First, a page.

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Power Shift. What Happens When Legislators And TV Reporters Address Medical Billing And Pricing

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The issue of legislation to stop surprise medical billing was a hot topic just 3 weeks ago, and now another state is taking action on medical billing, but in a different form. The Colorado state legislature is now considering a bill that would protect citizens from erroneous and aggressive medical bill collectors. The legislation was prompted by a new report by the Colorado Public Interest Research Foundation (CoPIRG) and the Frontier Group that says that Colorado “ranks seventh nationally for the most complaints per-capita for mistakes in medical billing, with 7.2 complaints per 100,000 residents.” Six states rank even worse than Colorado; Nevada, Florida, Delaware, Georgia, New Jersey and Maryland.

The fact that medical billing is so rife with mistakes that it garners the attention of state legislators makes us think that attention is lacking to two essential parts of the billing process:

  1. Knowing patient pay estimates and engaging the patient in payment and/or payment plans before the patient leaves the physician’s office.
  2. Ensuring that your billing and coding are accurate from the get-go.

These two steps can be automated and standardized to improve not only your revenue, but patient satisfaction as well.

Spotlight on pricing transparency

If news out of New Orleans is any indication, physicians and hospitals will soon be forced to provide increases pricing transparency, whether they want to or not. Consumer consciousness of medical costs just got a boost of adrenaline.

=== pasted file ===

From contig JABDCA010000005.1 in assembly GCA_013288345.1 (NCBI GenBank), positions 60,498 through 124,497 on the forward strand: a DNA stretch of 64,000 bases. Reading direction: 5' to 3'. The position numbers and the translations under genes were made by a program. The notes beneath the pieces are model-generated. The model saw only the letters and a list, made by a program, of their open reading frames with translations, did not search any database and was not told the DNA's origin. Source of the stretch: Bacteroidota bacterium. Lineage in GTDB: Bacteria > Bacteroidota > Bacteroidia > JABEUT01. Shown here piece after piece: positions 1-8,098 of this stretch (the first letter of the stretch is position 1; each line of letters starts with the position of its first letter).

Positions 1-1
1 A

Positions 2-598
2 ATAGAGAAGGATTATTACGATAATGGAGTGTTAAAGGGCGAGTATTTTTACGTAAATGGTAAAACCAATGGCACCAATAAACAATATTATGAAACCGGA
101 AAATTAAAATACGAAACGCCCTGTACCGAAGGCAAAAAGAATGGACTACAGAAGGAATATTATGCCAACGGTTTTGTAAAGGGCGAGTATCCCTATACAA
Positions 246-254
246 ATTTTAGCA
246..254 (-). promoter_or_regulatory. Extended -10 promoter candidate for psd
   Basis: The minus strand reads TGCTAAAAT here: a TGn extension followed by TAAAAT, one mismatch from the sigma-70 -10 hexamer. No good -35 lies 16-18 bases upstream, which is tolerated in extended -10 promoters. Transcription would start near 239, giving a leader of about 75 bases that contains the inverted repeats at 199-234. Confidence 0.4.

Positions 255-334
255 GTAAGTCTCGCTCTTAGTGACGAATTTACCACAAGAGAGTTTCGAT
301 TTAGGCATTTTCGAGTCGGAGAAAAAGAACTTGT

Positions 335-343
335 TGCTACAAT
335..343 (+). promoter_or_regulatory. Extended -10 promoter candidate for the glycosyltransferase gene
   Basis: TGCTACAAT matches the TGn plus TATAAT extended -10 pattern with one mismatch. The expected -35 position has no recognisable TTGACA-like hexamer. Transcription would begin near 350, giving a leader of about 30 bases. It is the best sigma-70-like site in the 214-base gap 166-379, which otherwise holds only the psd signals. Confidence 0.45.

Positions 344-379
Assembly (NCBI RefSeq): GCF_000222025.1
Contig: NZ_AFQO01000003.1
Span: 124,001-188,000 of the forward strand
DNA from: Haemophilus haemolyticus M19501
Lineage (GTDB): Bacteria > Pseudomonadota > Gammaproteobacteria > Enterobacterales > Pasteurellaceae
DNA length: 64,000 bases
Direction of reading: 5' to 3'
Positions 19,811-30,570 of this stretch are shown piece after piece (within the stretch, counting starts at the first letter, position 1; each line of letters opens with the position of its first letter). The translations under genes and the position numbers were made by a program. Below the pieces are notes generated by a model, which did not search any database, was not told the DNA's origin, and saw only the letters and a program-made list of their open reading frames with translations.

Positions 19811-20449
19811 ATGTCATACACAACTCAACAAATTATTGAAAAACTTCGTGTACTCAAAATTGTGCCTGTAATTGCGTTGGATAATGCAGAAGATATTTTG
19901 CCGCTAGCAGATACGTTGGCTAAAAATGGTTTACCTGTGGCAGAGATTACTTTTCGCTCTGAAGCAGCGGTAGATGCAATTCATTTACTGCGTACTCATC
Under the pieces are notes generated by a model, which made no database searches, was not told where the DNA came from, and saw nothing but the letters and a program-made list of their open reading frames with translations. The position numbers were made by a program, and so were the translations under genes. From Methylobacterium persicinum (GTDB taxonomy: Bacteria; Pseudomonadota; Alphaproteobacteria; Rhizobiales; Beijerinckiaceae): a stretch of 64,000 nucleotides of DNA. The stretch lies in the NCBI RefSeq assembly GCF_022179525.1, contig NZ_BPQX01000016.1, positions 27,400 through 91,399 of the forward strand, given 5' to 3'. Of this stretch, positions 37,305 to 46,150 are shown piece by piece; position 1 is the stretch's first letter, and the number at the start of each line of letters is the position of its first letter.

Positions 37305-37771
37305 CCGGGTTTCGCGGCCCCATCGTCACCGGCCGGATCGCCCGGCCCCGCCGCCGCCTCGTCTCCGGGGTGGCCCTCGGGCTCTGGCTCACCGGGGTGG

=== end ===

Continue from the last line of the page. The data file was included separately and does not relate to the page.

An item in the news this week indicates that medical pricing has been picked up as a consumer issue by the media. The Times-Picayune in New Orleans has teamed with the local Fox 8 TV news investigative reporting team for a series called “Cracking the Code of Healthcare Costs”. This isn’t just one investigative report. The newspaper and TV station websites have posted a video asking consumers to send in information from their latest medical bills indicating payments by their insurance company and patient pay amounts. The video teaches viewers how to read their Explanations of Benefits (EOB) form in order to submit the information.

Then the TV reporter suggests that viewers can submit comments telling them “about their doctor or hospital visit”. Let the games begin, as they say. This puts medical pricing front and center in consumer/patient awareness and cracks open the shell of healthcare pricing that many healthcare organizations do not want opened.  Make no mistake. An idea like this series doesn’t stay with just one media group for long. It has the potential to spread across the country like wildfire as other media groups sense the power of the story.

Pricing transparency with patients is essential

The issue of transparent pricing has been floating around the healthcare industry for decades. It has never caught on as a standard practice because pricing is fluid according to patient, provider, location and other factors. This brings us back to your billing practices and the need to make sure that pricing, coding and billing are standardized and documented. You need to be able to show patients, at the time of care, their preauthorization, estimated total cost and patient pay estimate. That is the absolute best way to retain patient loyalty, engage patient payment, avoid surprise bills, and debt collection costs.

InfinxPower Shift. What Happens When Legislators And TV Reporters Address Medical Billing And Pricing

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